The Indian Magic At Cannes
For the past 25 years, the world has not had the opportunity to see any Indian film at Cannes in the Competition section
On Thursday, April 12th, Thierry Fremaux, the director of Festival de Cannes unveiled his festival's 71st official selection, which includes new films by Jean-Luc Godard, Spike Lee, David Robert Mitchell and Jafar Panahi. As the world of cinema waited more for the likely omissions than for its inclusions at the end it became clear – there was no Indian film among the 18 films playing in competition - the most exclusive section of the festival.
In 1994 Shaji Karun got the news his film ‘Swaham’ had been selected for Cannes that year. Using landline phones I sought him out in Kerala to congratulate him and interview him for Screen International. For the past 25 years, the world has not had the opportunity to see any Indian film at Cannes in the Competition section. It also pains film enthusiast that India, one of the foremost producers of films in the world, is yet to win ‘Palm d’Or’, the top prize at the festival of Cannes.
Yet Cannes in the year 2018 promises to be different.
Nandita Das, a former jury member at Cannes is now premiering her latest film ‘Manto’, starring Nawazuddin and Rasika Duggal in the ‘Un Certain Regard’ sidebar of the festival. This is India’s only entry into the official selection of Festival of Cannes this year and Nawazuddin, a Cannes favorite, is making his ninth trip to the world’s premiere festival.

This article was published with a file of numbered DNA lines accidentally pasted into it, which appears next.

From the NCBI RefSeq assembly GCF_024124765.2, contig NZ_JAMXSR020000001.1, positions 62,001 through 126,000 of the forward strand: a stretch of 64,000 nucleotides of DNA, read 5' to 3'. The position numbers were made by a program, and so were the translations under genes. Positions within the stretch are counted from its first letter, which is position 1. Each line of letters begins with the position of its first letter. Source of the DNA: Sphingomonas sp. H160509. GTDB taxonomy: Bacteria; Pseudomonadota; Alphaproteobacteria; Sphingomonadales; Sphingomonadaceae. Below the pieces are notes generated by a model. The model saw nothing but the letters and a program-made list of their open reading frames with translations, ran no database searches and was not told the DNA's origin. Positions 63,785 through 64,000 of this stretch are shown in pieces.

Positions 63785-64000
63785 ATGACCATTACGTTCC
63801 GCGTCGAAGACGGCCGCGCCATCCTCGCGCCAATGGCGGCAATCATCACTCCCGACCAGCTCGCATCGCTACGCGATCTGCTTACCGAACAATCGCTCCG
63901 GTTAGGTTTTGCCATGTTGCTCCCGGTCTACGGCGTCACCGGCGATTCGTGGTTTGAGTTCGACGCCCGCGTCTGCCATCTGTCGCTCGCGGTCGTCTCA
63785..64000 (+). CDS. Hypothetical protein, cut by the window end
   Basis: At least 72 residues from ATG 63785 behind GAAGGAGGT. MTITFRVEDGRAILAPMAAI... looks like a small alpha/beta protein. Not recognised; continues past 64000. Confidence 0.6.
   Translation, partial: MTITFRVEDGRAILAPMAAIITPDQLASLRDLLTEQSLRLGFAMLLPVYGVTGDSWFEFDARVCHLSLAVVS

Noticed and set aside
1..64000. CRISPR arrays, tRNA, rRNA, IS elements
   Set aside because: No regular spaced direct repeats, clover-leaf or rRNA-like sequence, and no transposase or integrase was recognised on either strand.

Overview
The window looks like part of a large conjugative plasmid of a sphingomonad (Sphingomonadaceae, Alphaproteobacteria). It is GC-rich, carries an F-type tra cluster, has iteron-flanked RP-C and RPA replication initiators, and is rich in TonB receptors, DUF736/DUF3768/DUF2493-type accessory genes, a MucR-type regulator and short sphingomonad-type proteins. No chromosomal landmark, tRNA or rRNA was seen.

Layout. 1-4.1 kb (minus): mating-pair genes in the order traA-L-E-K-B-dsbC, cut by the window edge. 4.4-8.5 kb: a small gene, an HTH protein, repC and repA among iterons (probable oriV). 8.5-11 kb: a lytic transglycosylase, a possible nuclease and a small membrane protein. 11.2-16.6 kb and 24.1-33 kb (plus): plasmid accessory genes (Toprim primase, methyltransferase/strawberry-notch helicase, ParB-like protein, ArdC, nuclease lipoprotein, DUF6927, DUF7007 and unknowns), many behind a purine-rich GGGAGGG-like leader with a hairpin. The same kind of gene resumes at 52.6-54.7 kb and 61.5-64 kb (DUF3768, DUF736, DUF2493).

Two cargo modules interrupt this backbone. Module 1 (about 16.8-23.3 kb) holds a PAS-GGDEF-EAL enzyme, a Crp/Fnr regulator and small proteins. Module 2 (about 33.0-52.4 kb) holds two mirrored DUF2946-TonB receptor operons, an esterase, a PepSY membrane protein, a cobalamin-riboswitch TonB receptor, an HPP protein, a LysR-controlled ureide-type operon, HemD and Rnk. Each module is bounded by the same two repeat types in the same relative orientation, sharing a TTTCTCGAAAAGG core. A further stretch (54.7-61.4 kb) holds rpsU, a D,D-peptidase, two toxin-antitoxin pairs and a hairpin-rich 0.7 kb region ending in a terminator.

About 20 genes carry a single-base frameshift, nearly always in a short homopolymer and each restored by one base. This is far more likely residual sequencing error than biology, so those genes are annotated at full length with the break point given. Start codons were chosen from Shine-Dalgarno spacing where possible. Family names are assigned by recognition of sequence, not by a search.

For the past few decades, the Marche du Film – the film market has remained active and open for Indian buyers, sellers, producers, and distributors. Every year a fairly strong delegation of Indian filmmakers, critics, business magnets, government officials and diplomats makes it to Cannes for promoting Indian cinema globally. Though the government-backed National Film Development Corporation did a fabulous job for years, both the industry trade organizations – FICCI and CII have made significant contributions to the image of Indian cinema in international waters. A lot of films from India will be publicized, screened and even premiered during the festival at the market where screens can be booked for a price but they are not classified ‘official selections’ and have no ‘red carpet’ screenings at Cannes. There are of course many Indian celebrities who usually join their global counterparts at Cannes every year not to see films but to be seen.
For the world’s premier film extravaganza, the ongoing battle with Netflix is dominating the headlines. The festival rules regarding required theatrical distribution in France have made it impossible for OTT platforms to officially enter their films in Cannes. Orson Welles' unfinished but now assembled by Netflix, ‘The Other Side of the Wind’ has suffered on this account. Nevertheless, excitement is building up for hidden gems that will hit the silver screen on the French Riviera and Lucasfilm has announced that “Solo: A Star Wars Story,” which depicts Solo’s life before the events of “Star Wars: A New Hope,” would have its premiere at the festival before opening in France on May 23 and in the United States two days later. The festival will kick off with Oscar-winning Iranian director Asghar Farhadi’s ‘Everybody Knows’ starring real life husband and wife Penelope Cruz and Javier Bardem. The magic of Cannes will unfold from 8-19 May this summer with Australian actor Cate Blanchette as the President of the Jury.
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